I have to make myself happy first. So, the level of detail is what *I* would want from a book. That's first. During edits, I become more critical and try to become more objective. For descriptions, this sometimes means adding more description where I pictured it in my head more clearly than I described on paper. Other times it means cutting. When the work goes to readers, they will sometimes ask for more detail. More often, though, they find places where I explain things not in too much detail but rather more than once. I will sometimes forget in Chapter 18 that my characters had already discussed something in Chapter 7. That sort of thing.

    In any case, don't worry about what you might write. The only time to be concerned with these matters is once you've actually written something.
     
  6. Steerpike

    Steerpike Felis amatus Moderator

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    How important is quantum entanglement to your plot? The more important it is, the more you have to give the reader a grounding in the science you’re using, especially if it is important to the resolution of the conflict.
     
  7. skip.knox

    skip.knox toujours gai, archie Moderator

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    > How important is quantum entanglement to your plot?
    I have ambivalent opinions on this sort of thing, broadly. Replace "quantum entanglement" with any X topic.

    First, how do we decide what's important? The only useful guideline I have isn't even a guideline, it's another question: how important is X at this point? The question isn't does the reader need to know about X generally, but does the reader need to know about X right here on page 141?

    There are some corollaries of this. One, does the character need to know about X just now? What do other characters know about X at this juncture? This helps me decide whether the explanation lies with the narrator or in the mouth of one of the characters. Two, how much about X is needed at this point? Often it's not necessarily to dump everything about X all at once. Three, what can I lie about? Or, to put it more kindly, in what ways are the characters mistaken or deceived (villain!) about X?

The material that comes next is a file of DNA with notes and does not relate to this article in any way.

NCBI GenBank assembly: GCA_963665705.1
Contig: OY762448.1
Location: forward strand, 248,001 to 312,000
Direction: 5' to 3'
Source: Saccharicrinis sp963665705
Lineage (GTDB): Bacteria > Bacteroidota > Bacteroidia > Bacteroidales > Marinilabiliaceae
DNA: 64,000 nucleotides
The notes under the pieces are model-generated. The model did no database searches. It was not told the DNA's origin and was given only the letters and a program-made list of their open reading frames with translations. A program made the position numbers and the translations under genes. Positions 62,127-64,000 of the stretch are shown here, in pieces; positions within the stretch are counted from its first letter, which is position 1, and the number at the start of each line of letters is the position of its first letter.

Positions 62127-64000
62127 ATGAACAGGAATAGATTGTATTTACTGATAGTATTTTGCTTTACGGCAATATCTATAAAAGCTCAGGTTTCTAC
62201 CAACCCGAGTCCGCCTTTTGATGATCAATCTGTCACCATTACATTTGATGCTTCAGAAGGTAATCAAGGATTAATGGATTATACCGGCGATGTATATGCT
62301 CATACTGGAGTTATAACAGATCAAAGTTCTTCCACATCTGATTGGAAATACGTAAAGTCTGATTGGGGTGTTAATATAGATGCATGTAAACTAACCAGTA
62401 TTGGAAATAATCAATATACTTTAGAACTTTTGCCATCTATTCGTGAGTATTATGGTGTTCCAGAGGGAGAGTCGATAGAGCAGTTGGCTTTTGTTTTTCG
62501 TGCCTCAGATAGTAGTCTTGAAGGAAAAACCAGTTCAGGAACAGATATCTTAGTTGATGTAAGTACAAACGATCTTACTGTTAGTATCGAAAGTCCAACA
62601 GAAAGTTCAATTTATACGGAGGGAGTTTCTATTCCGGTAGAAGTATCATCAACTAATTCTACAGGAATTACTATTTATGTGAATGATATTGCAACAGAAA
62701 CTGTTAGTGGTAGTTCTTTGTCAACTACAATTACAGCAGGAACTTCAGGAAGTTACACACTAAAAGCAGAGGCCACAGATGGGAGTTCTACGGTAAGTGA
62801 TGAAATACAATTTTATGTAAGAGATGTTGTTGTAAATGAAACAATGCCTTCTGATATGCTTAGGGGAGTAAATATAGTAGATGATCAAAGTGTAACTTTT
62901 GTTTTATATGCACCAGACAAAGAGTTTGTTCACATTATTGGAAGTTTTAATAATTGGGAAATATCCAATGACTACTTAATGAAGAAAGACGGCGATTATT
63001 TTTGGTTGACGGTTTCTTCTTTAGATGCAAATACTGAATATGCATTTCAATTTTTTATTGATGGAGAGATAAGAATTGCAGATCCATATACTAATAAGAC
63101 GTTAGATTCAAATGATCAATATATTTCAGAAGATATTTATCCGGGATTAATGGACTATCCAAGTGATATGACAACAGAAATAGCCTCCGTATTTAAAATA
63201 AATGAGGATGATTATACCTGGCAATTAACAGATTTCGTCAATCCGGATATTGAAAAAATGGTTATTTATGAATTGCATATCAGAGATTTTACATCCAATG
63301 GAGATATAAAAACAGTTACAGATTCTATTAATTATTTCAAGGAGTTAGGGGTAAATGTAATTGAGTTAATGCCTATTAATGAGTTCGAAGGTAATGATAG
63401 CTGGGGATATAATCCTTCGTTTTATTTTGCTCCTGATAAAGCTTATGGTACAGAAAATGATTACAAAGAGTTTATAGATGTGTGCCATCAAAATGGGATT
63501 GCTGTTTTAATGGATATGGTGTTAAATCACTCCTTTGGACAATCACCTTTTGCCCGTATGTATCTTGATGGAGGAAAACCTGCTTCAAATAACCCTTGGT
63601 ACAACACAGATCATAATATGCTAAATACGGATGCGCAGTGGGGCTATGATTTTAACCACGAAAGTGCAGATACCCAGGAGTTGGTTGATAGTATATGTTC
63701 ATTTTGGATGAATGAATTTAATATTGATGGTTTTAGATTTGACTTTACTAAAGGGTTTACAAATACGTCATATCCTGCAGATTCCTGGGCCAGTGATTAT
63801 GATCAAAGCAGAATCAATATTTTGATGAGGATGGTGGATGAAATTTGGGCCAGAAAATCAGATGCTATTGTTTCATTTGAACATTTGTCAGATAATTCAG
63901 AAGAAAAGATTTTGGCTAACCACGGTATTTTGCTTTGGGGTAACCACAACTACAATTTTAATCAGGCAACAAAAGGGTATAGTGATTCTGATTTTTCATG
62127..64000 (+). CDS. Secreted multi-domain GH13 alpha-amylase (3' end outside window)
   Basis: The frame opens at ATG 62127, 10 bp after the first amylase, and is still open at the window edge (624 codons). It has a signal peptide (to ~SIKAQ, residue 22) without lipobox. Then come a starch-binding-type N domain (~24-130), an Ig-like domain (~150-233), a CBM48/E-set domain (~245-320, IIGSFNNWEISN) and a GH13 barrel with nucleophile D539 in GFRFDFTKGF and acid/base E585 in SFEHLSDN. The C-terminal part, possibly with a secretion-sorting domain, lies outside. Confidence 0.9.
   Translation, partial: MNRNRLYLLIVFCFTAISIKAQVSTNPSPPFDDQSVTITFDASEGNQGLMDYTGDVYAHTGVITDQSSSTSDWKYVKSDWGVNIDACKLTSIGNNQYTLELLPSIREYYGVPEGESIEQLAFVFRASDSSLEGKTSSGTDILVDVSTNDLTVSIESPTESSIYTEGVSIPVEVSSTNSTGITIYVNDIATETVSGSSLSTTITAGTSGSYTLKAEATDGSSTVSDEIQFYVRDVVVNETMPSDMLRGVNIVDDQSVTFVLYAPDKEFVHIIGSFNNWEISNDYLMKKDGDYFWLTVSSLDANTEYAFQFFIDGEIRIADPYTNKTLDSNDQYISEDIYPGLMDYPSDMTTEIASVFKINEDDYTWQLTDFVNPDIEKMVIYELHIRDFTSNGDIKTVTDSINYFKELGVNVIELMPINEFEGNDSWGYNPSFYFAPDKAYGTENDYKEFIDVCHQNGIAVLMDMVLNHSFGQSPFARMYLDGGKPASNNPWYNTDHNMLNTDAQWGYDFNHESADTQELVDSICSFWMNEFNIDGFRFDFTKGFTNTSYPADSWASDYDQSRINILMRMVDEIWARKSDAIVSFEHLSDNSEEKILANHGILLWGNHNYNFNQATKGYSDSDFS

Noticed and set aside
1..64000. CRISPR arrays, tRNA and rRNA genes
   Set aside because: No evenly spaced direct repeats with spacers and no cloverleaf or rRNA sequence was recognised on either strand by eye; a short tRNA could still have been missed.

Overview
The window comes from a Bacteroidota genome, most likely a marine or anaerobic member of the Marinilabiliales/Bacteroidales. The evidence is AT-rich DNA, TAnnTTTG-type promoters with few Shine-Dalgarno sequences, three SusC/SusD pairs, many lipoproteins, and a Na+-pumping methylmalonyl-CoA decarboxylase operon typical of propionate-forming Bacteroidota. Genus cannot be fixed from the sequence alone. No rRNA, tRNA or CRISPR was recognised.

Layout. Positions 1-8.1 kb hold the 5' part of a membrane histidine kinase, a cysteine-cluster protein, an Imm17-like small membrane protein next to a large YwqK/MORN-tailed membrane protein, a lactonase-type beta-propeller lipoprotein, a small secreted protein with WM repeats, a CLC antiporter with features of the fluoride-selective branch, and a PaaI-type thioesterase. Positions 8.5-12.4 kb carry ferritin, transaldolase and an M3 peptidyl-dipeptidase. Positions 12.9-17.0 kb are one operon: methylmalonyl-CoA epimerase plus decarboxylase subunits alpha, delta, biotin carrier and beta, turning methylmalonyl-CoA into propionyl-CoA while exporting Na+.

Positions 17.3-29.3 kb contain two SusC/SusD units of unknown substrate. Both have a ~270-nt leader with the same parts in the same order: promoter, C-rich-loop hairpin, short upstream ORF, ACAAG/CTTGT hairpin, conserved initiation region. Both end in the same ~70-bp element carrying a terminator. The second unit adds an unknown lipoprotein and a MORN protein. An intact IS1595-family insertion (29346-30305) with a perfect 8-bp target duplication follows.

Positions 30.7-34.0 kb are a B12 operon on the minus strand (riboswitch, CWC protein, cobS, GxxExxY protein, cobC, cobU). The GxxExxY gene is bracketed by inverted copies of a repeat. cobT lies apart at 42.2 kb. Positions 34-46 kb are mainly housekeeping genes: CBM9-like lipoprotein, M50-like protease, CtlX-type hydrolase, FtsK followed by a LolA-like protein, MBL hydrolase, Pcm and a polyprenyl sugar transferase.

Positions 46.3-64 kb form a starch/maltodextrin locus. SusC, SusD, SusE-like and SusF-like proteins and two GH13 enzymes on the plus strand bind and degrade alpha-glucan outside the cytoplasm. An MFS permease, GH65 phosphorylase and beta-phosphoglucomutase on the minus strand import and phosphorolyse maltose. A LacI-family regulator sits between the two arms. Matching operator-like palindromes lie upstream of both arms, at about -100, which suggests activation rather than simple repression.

Another corollary--oh all right, another set of questions--concerns plot. There's another angle here. Sometimes learning about X has little to do with the plot but much to do with tone. Jules Verne is on my brain just now, so examples from him spring most readily to mind. Whether it's A Journey to the Center of the Earth or 20,000 Leagues Under the Sea, Verne can spend paragraphs and pages explaining things--mostly science stuff, so if you're looking for concrete examples, go re-read Verne. And if you haven't read him, go do it now.

    Anyway, for the modern reader those passages are tedious. For this modern reader they were. I loved Verne as a teenager, but now it's just a wearying blur. For the readers of the later 19thc, however, it was all gee-whiz stuff. They ate it up. Reveled in it. Who cared about the plot? They were reading about Modern Wonders!

    The point is, the extended explanations were vital to setting the tone of the novel. This approach is much toned down in modern writing but it can still be spotted in the unnecessarily detailed descriptions of fashion, for example, or in the details of kenneling or cooking or what-have-you. Another example now comes to me: Ian Fleming spends *pages* describing how baccarat works in his first Bond novel, Casino Royale. He also loved telling us the details of a gun or a car. Utterly unnecessary to the plot, but utterly Bond.